Professor Heurlin comments on Xi’s landmark resolution, US-China climate accord – Community News
Us China

Professor Heurlin comments on Xi’s landmark resolution, US-China climate accord

heurlin file

Christopher Heurlin

Xi’s landmark resolution is the culmination of a longer process that tells us several things about Chinese politics:
First, ideology still matters in the Chinese Communist Party. More specifically, Xi’s ability to control and dictate the content of party ideology strengthens his own personal authority within the party. Ideology is a weapon he can use against real and potential adversaries.
Second, the era of “institutionalization” in Chinese politics is over and may never really have begun. The idea of ​​’institutionalization’ was that the party was developing a code of conduct for elites governing their relations. Secretaries General would serve two terms. Politburo members would retire at the age of sixty-eight. Ten years ago, scientists would have pointed to these as signs of an increasingly rules-bound system. I used to give a lecture that looked at the ages and political positions of emerging party officials and culminated in a dramatic prediction that Sun Zhengcai and Hu Chunhua would likely take the positions of president and prime minister in 2022. Sun was sentenced to life in prison for corruption in 2018. Hu’s career stalled in the Politburo and he was never promoted to the Politburo Standing Committee. It now seems more accurate to portray Chinese politics as a period of elite struggle – in which different factions compete for control of the state – and consolidation, in which a single politician manages to centralize and dominate the political system. China is now reaching a peak of consolidation under Xi.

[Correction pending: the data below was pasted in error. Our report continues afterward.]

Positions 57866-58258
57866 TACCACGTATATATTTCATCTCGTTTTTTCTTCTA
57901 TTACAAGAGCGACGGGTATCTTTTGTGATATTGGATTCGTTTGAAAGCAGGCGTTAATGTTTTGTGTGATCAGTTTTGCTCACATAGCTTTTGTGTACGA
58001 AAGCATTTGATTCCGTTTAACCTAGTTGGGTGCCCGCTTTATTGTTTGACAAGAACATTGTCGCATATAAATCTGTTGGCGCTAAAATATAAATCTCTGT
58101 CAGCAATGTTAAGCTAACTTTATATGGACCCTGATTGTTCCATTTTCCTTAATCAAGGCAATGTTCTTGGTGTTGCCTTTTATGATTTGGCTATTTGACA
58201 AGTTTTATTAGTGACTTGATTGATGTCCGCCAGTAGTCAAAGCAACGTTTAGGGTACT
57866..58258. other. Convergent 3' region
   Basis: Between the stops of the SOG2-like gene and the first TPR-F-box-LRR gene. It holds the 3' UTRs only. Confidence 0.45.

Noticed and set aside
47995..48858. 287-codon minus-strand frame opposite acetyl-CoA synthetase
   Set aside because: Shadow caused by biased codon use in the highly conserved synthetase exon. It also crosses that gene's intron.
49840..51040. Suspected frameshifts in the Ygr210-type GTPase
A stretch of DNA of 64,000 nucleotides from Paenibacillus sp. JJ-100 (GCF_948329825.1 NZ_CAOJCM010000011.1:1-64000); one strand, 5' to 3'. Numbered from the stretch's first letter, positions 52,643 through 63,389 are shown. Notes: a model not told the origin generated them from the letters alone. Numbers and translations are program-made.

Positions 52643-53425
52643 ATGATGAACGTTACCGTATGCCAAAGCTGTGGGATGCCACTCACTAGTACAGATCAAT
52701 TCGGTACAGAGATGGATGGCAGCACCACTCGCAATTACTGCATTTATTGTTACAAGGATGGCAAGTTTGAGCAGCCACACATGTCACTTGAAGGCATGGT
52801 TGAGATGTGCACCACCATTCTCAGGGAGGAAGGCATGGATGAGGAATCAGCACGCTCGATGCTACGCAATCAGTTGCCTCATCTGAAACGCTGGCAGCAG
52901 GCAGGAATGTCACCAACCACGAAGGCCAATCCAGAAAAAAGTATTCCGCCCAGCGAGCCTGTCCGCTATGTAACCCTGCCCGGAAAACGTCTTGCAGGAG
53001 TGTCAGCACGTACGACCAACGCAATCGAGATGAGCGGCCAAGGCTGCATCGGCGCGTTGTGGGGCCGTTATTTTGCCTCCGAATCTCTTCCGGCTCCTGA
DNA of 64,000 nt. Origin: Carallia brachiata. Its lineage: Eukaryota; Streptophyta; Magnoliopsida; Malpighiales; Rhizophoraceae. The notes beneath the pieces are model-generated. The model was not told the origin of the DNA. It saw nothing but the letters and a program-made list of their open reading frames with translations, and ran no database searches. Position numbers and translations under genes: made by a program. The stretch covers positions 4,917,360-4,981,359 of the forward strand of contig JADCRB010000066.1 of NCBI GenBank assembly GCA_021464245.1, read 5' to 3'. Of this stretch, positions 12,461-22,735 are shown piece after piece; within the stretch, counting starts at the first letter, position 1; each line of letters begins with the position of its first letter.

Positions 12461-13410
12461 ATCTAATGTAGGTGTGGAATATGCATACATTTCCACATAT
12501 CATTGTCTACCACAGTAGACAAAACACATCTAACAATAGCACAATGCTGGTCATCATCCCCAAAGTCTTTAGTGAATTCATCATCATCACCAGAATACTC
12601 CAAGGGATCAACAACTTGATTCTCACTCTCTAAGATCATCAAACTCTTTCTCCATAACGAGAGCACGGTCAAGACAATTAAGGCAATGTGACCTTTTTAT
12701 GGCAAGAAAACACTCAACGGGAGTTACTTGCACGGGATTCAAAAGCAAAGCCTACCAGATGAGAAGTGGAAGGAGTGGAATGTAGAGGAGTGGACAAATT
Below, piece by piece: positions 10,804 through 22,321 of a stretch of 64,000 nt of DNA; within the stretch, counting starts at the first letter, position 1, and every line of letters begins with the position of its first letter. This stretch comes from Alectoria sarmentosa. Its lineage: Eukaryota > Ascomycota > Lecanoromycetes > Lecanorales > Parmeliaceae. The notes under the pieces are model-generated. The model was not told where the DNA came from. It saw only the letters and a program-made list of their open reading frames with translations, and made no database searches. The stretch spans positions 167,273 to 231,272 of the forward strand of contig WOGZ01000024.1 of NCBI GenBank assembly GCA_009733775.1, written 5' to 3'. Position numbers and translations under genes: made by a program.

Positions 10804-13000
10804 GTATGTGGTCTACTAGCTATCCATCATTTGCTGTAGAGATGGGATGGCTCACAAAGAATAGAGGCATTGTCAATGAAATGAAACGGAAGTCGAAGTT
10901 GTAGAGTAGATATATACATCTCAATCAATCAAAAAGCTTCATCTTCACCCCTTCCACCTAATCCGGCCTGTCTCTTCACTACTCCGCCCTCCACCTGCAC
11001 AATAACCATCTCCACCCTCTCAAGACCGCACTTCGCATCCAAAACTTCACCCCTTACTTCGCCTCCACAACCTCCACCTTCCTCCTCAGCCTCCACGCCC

Third, Despite the parade of triumphs announced in the resolution, Xi – and by extension China – faces some very difficult challenges. While China’s military might have grown, its more assertive foreign policy seems to have finally alienated countries in the region and even the world. Countries that ten to fifteen years ago did not want to be forced to choose between China and the US (e.g. Australia) now feel more threatened by China and are pushing for closer alliances with the US. European states are more willing to take steps that infuriate China. Traditional American allies like Japan are more committed than ever to the defense of Taiwan. China may be entering a period where its military advantage in the region will begin to wane as a result of more aggressive efforts by its neighbors to bolster their own defenses. China is lagging behind the US military, and pursuing a strict foreign policy against China is a rare area of ​​bipartisan agreements in the US. Domestically, China is reaching the limits of its economic growth model based on state-funded investment. The financial difficulties of real estate companies like Evergrande are indicative of the debt burden caused by the real estate boom and the potential systemic risks their collapse would bring.
In front of Xi, these challenges justify centralizing power to avoid what he no doubt sees as the stagnation of the Hu Jintao years. At the same time, however, by making himself the master of everything, he also takes responsibility for all these challenges.